community, family life

Coming apart at the seams

“Where there is hatred, let me sow love. Where there is injury, pardon.” St. Francis of Assisi  

The first time I saw an article of clothing rise from the dead, I was a college student. It was a biking sweater owned by my roommate’s European boyfriend. “I know you can fix it,” he pleaded in heavily accented English, holding the sweater out to me and mentioning a purchase price that was insane. “You are expert with the needle.”

That combination of flattery and odd sentence construction somehow worked for him. Despite the fact that I would have tossed the sweater in the garbage had it been mine, I hauled out my embroidery kit, sat down on the floor and began patching and reweaving the three-inch hole he had ripped in one elbow.

Amazingly, it worked. When I was done, the hole was nearly invisible. He was happy. He threw on the sweater and set off, no doubt on another bike trek. I was hooked. I packed up my supplies with a sense of wonder. I wasn’t really an expert with the needle. But, mending was pure magic.

Having grown greener (and possibly quirkier) with the years, my passion for sartorial resurrection has only increased. Tiny daughters rip out the knees in their jeans? Funky heart patches fixed that many a time. Husband has a run in with the garage door? An internal patch and some surface reweaving can fix that. Sweater attacked by moths? Embroidered butterflies to the rescue.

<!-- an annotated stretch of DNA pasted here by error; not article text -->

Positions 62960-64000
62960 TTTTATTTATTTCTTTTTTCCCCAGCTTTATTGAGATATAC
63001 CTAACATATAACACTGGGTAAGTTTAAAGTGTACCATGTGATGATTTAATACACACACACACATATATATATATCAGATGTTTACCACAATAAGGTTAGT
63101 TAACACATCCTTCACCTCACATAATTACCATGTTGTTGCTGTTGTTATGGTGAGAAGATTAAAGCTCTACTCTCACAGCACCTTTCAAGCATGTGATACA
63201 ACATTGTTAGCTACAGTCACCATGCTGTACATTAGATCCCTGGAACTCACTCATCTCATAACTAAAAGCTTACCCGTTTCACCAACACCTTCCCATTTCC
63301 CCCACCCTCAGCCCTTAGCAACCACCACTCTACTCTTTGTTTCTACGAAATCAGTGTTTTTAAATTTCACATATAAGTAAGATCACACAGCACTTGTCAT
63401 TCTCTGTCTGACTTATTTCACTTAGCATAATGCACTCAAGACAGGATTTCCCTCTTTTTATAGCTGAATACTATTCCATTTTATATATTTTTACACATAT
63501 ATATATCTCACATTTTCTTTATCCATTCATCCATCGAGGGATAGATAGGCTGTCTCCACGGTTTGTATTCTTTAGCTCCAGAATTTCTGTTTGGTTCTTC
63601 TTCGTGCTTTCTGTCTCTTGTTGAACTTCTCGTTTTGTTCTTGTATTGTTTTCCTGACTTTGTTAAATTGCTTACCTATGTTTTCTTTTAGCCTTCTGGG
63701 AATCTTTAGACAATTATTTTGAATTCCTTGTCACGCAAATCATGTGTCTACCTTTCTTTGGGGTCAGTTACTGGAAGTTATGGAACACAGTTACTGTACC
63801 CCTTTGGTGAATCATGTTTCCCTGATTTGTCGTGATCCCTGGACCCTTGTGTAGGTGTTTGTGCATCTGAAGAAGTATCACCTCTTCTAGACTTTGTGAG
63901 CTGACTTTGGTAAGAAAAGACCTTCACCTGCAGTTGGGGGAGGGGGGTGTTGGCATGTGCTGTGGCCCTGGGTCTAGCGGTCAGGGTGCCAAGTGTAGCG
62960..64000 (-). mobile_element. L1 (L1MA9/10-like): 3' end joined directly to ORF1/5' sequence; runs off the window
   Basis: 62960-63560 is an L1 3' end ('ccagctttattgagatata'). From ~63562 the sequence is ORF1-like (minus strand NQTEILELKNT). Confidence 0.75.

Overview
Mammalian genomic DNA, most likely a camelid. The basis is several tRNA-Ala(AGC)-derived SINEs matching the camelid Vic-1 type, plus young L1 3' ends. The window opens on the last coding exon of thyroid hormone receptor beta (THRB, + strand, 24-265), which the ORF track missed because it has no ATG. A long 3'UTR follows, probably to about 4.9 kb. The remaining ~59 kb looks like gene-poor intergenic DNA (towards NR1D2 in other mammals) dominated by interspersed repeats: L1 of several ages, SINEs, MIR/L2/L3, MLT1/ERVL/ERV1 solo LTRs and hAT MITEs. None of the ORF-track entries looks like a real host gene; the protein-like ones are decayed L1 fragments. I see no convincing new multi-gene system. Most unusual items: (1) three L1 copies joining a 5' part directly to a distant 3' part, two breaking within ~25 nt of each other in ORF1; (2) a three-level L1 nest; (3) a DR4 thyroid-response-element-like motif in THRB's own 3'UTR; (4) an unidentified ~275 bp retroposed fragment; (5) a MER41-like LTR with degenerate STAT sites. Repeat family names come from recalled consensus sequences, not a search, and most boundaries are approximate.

My family actually likes this kind of stuff — surprising with teens. So, there is always a small stack of clothes on my mending pile. I worked to the bottom of it just last night, when rain forced us back inside after a glorious weekend.

Fixing item after item, I couldn’t help but wish the desire to repair, to restore would go viral. I’m not talking about just clothing. No matter how clever the fix, it will eventually wear out. I’m talking about our marriages, our ties to children, our nation. The priceless, irreplaceable things that tend to fall apart at the seams if we’re not careful.

When something’s torn, it’s tempting to throw it away in disgust. “It will never look right again. There will always be that disgusting hole,” we might think, forgetting there is a God whose very specialty is restoration.

It’s time to haul out His spiritual mending kit. Repentance and forgiveness are in there. Love is in there. Mercy is in there. Glory is in there. With these kinds of tools at our disposal, it’s hard to imagine what could happen in our world — both our small worlds and the biggest of them all. It might be more than magic. It could be miraculous.





3 thoughts on “Coming apart at the seams”

  1. My mother was a top-notch seamstress but hated to mend clothing. I, on the other hand, cannot brag about my sewing skills but I feel a nice sense of accomplishment when I mend things. Our world does need some mending! Thanks for the reminder.


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